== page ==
Let Lady Gaga have Judas

Stephen P. Hale

Now that Lady Gaga’s newest video, “Judas,” has been released to the public, we can see what all the fuss was about.

Though the short form of the video beautifully narrates what can only be called a conversion experience, the song itself has been quite controversial. A few weeks ago, Martha MacCallum of Fox’s"America Live" and Bill Donahue of The Catholic League were quite angry with Lady Gaga; Donahue even called the song a “middle-finger message.”

If you look closely at their complaint and the reality of the video, though, you’ll find it betrays a Pharisaic assumption that God belongs to them.

“Judas” is a song about a bad relationship with an untrustworthy partner. The biblical Judas is a pretty good metaphor for that, actually. So in this song, Gaga is just using religious imagery to discuss something else. This is one of the more common themes in Western art, used in everything from painting to pop. There’s nothing particularly surprising or offensive here.

But wait a second … if the religious imagery in the song isn’t offensive, then what’s the fuss about?

Since “Judas” itself is a fairly standard piece of Western art, the reaction against it reveals what Merold Westphal calls a “moral fiction” in his brilliant "Suspicion & Faith: On the Religious Use of Modern Atheism." This is a way we wrap behavior in moral garb that we would not approve of otherwise. In this case, Gaga’s critics claim to be morally outraged about something that isn’t outrageous at all. For another example, note that MacCallum played a clip of the song in her interview, but then admitted she had no idea what it meant. So she’s offended about … what, exactly?

The real issue is that Donahue and MacCallum do not think Lady Gaga has the right to use religious imagery. She just can’t be trusted with these characters and ideas. They don’t trust people who try to use God talk outside their systems. That’s why when Gaga swallows rosary beads, instead of seeing someone trying to admirably internalize the rosary, they interpret her actions negatively. After all, if she really wanted to internalize the rosary, she’d be at Church,  and not doing the vulgar things she does in her videos! When she makes reference to Judas, instead of it being mundane Western art, she is offensive. For many of her Christian critics, the point is not how Lady Gaga deals with this imagery, the point is that she is not supposed to use it at all.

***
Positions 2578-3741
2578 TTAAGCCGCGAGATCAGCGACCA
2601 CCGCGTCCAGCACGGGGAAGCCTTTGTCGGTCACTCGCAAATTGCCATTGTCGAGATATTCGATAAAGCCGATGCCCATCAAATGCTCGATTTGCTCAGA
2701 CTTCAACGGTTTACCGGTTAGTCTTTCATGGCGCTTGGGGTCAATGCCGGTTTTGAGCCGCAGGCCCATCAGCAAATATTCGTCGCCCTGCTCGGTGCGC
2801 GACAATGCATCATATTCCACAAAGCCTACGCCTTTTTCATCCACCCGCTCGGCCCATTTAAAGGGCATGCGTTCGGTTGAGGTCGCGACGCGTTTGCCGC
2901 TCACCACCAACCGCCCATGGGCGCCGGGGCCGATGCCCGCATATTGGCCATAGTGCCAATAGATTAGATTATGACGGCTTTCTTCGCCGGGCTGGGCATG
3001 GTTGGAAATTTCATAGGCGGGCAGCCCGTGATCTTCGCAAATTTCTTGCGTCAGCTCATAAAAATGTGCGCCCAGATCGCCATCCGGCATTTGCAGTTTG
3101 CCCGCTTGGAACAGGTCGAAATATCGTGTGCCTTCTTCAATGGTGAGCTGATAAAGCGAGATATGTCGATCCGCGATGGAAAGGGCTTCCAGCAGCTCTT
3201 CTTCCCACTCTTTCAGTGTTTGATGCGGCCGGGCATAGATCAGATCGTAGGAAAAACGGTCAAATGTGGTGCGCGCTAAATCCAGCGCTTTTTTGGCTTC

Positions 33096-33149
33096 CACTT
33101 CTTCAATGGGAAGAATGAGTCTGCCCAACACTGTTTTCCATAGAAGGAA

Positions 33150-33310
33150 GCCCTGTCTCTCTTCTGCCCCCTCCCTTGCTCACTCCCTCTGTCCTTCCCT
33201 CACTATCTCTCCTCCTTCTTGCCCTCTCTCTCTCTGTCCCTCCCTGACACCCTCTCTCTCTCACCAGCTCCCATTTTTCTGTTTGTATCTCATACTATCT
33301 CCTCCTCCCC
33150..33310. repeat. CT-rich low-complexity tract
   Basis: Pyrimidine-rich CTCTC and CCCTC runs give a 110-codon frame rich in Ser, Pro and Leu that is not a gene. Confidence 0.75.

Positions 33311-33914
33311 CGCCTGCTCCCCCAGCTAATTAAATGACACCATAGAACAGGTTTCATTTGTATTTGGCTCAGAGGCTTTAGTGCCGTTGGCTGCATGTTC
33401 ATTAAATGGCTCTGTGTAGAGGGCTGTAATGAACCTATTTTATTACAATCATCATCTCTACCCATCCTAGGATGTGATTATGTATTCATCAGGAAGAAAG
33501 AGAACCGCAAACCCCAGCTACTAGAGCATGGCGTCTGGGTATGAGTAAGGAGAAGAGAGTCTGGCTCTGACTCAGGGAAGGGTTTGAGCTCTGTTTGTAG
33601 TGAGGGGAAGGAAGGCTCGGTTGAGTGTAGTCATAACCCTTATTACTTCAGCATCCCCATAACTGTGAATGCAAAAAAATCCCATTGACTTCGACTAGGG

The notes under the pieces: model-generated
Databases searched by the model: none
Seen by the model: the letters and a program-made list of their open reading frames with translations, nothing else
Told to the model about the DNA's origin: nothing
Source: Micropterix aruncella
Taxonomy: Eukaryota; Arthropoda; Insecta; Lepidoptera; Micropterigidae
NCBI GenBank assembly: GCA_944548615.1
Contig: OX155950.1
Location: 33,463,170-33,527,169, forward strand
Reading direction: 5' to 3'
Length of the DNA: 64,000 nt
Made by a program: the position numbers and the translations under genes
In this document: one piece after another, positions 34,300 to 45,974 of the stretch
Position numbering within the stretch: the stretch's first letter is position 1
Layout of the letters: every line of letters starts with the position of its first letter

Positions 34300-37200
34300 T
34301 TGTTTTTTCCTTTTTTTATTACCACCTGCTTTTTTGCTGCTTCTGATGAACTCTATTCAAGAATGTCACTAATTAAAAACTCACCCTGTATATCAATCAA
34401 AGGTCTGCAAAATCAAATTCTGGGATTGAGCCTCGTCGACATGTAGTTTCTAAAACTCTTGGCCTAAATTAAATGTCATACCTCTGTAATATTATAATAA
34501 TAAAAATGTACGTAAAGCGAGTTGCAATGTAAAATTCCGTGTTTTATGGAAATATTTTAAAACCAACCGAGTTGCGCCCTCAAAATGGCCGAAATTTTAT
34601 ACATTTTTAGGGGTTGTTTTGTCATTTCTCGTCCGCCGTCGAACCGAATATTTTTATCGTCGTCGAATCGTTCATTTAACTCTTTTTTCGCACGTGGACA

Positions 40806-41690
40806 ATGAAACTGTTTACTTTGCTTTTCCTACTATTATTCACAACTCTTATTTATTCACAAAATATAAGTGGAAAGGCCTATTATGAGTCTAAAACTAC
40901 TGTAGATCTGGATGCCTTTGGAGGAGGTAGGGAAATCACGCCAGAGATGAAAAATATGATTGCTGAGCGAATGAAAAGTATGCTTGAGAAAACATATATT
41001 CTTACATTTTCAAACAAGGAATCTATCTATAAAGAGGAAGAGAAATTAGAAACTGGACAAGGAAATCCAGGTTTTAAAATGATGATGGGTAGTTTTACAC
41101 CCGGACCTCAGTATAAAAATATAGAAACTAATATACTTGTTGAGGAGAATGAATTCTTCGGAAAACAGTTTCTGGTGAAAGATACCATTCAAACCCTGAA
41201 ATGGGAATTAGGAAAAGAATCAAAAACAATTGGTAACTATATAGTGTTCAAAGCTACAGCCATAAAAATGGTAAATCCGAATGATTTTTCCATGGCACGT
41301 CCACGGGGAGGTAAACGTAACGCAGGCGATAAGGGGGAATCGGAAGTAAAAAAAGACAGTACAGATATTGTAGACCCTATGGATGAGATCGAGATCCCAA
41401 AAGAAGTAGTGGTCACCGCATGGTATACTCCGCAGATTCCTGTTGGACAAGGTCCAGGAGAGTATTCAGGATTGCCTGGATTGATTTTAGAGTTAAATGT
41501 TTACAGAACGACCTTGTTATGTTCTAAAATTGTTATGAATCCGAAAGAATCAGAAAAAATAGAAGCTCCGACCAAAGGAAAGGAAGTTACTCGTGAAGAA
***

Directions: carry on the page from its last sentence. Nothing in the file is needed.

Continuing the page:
And here we find the Pharisaism in the moral fiction. Christian God talk is off limits for Gaga because MacCallum and Donahue don’t approve of her use of God. They approve of how they, and people like them, use God. But do they get to approve how one accesses God? Of course not, and they would be the first to admit it. While they would never claim to determine how one can legitimately access God, they would claim to know how one can access God. In practice, these two things are the same.

This was, I think, the core problem of the Pharisees: As they constructed the oral Torah, they were offended by those, such as Jesus, who were not bound by it. They were offended by those who related to God in a way they didn’t approve of. Whether that was healing by God’s power on the Sabbath or forgiving sins, Jesus and His followers did not relate in a way that was approved by the Pharisees. As such, they didn’t trust Jesus.

This isn’t a problem exclusive to Pharisees or Bill Donahue, as the persistent reaction to Andres Serrano's "Piss Christ" shows. For most of us who believe in God, it can be difficult to understand how others relate to him. But we don’t own God, God owns us. Which begs the question: How can anyone who claims to understand God a little bit avoid making this same mistake?

Topics: Music, Culture At Large, Arts & Leisure, Entertainment, Theology & The Church, Faith, Theology, News & Politics, Social Trends, North America